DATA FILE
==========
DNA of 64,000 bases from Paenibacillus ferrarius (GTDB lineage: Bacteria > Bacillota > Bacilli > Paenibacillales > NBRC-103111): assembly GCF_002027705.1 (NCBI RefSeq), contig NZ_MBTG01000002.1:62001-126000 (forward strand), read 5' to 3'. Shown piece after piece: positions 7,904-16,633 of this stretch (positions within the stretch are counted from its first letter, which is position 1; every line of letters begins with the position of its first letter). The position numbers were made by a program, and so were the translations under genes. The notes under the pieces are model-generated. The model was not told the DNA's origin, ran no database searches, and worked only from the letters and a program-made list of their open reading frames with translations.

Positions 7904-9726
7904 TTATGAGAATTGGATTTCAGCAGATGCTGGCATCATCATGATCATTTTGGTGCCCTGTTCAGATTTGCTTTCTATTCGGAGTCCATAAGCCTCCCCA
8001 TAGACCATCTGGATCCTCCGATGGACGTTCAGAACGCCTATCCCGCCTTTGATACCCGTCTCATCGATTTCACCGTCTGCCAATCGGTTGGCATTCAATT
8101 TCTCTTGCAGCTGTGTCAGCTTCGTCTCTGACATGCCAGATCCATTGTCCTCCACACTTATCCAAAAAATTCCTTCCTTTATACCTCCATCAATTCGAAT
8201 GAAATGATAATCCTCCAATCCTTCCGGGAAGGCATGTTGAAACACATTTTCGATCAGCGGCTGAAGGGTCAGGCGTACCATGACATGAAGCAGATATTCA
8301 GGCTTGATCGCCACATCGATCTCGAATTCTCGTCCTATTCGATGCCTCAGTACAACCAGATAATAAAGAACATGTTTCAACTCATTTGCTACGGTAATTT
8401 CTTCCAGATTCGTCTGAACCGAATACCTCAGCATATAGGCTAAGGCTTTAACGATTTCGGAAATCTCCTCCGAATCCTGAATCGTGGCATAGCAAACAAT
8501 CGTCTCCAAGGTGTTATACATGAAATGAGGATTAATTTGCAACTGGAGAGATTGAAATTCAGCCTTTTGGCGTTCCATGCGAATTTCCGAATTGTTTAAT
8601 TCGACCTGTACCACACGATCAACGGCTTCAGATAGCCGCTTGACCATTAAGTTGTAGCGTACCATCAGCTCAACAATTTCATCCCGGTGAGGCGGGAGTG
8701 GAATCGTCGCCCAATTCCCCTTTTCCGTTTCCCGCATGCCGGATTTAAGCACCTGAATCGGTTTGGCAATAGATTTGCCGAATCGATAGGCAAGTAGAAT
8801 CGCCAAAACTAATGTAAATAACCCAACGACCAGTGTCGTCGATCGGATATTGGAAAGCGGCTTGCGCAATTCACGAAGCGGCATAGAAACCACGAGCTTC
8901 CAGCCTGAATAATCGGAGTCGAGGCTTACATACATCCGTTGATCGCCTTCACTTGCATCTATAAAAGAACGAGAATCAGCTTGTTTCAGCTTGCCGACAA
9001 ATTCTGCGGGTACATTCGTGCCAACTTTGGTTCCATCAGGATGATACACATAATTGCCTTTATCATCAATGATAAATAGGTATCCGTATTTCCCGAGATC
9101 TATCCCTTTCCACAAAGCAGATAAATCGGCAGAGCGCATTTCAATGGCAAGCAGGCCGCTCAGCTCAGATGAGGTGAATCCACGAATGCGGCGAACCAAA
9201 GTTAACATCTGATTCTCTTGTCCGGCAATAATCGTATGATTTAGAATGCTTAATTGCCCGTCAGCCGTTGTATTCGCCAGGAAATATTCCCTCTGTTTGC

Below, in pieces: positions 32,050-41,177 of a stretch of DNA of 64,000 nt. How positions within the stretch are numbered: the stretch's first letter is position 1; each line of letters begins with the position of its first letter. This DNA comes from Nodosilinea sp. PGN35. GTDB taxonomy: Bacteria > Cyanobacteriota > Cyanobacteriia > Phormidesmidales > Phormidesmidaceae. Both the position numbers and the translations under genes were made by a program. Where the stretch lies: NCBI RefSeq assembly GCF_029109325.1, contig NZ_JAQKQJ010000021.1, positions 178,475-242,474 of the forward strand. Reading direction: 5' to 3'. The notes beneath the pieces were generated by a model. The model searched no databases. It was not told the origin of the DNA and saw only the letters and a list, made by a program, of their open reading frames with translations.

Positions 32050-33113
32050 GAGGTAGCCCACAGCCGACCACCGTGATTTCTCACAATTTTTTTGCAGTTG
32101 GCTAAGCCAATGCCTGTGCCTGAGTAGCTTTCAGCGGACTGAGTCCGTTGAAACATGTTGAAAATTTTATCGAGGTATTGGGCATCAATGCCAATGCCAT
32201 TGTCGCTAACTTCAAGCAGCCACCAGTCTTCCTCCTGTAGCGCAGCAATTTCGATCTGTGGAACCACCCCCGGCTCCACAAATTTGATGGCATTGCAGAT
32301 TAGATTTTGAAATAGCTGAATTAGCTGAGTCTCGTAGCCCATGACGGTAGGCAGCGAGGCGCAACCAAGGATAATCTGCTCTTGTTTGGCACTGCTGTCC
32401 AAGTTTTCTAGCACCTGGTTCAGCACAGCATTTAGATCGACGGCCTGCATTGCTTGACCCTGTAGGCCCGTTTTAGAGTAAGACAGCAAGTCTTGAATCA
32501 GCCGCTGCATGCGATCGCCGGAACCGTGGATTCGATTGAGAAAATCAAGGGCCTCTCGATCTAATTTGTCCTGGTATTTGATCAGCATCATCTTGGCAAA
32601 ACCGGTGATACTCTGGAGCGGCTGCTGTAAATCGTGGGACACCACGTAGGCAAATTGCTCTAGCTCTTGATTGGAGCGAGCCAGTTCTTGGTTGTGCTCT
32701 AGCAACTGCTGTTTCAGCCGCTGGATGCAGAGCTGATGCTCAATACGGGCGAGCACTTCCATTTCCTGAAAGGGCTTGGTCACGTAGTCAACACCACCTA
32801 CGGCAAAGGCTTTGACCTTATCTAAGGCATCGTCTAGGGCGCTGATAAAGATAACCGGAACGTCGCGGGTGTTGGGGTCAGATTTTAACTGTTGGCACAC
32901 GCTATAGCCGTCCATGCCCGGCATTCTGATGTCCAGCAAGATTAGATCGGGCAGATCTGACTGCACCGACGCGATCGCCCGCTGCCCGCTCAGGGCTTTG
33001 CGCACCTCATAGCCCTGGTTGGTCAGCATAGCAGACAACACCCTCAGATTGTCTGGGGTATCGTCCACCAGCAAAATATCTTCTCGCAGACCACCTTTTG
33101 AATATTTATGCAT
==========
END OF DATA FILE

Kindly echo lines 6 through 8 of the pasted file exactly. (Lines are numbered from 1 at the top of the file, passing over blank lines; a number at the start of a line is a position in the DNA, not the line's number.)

8201 GAAATGATAATCCTCCAATCCTTCCGGGAAGGCATGTTGAAACACATTTTCGATCAGCGGCTGAAGGGTCAGGCGTACCATGACATGAAGCAGATATTCA
8301 GGCTTGATCGCCACATCGATCTCGAATTCTCGTCCTATTCGATGCCTCAGTACAACCAGATAATAAAGAACATGTTTCAACTCATTTGCTACGGTAATTT
8401 CTTCCAGATTCGTCTGAACCGAATACCTCAGCATATAGGCTAAGGCTTTAACGATTTCGGAAATCTCCTCCGAATCCTGAATCGTGGCATAGCAAACAAT